The biggest issue for me is what perception some of my clients might form of me, but my wife thinks the average person would have no clue what it is. I also might be a bit obsessive about my kids tracking their dirty shoes on the seats etc. but it would be a great experience to own one. (More cost-effective potential alternative option: Regular A8 with Sport Package)
2015 Subaru Outback 3.6R – Yes, the new and improved version of what just got wrecked. I looked at one last week and the exterior styling is better than the old one, and the interior is significantly better. It’s also a little wider than the old one which is good and gets better gas mileage to boot.
The engine is a carryover, but the transmission had switched from a 5-speed automatic to a CVT. I have not driven one yet, but think that I may not like the CVT although reviews have been very positive.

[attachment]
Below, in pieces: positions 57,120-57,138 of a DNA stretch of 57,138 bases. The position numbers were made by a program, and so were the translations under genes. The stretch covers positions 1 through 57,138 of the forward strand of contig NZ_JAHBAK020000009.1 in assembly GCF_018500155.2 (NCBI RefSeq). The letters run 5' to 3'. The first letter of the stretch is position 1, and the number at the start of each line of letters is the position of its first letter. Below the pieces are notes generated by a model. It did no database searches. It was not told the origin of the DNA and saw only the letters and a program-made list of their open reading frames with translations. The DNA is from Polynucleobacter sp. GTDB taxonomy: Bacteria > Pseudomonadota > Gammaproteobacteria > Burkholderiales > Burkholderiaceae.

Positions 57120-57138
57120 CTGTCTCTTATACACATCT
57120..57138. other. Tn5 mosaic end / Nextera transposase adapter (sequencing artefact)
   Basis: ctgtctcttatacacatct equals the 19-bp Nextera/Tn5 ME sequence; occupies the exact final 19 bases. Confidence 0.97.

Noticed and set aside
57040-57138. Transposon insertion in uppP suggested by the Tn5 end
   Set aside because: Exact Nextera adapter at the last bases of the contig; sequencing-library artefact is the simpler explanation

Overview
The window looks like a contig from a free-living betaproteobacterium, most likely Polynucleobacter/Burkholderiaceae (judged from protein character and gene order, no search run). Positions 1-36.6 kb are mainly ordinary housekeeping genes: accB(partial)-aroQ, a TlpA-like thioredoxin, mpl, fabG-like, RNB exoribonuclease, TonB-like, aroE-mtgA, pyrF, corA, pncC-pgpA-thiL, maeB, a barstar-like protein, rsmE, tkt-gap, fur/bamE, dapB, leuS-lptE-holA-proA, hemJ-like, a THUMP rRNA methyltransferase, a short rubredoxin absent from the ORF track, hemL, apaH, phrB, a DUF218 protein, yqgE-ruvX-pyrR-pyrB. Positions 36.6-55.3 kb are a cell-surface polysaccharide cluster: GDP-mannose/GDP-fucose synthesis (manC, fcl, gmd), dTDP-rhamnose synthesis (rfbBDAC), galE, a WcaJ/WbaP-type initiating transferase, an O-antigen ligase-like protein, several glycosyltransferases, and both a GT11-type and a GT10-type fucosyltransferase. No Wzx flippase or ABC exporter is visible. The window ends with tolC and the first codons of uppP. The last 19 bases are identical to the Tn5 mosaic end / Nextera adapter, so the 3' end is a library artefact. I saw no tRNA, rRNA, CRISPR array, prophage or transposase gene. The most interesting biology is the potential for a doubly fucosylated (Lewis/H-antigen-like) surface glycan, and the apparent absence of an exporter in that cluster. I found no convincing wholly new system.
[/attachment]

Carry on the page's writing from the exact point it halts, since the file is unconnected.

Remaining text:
The biggest downside is that they seem to be backordered up to ten weeks although my dealer is quoting me around 10% off sticker for a brand new one ordered to my specifications. I could get the same red as my last one, but the new green is a big improvement over the old one. ‘
And the nicer-looking tan interior now has a black carpet which is good around here. The biggest downside is probably that my wife is not really a fan (but won’t stand in the way).
2014 Chrysler 300C AWD V8 – oh, boy, I finally drove one with the Hemi and I liked it a lot! This is probably as close as I can get to the old-skool American classics like the Panthers and B-bodies (and the Chrysler M-bodies, right?) while fulfilling all of my other parameters. I like the lazy feeling when driving it, the space inside, the materials are not bad and the fit and finish is quite good.
The power is wonderful and the touchscreen system is frankly amazingly intuitive and good. The lightly used ones I have been looking at are former rentals but in very good condition, all around one year old with about 25,000 miles on them and in some instances CPO’d from a Chrysler dealer and priced in the lower to mid-$20k range.
I think Chryslers seem to depreciate more than even your average European luxury car on a percentage basis. But even the non-CPO’d ones have a 5year, 100k mile powertrain warranty.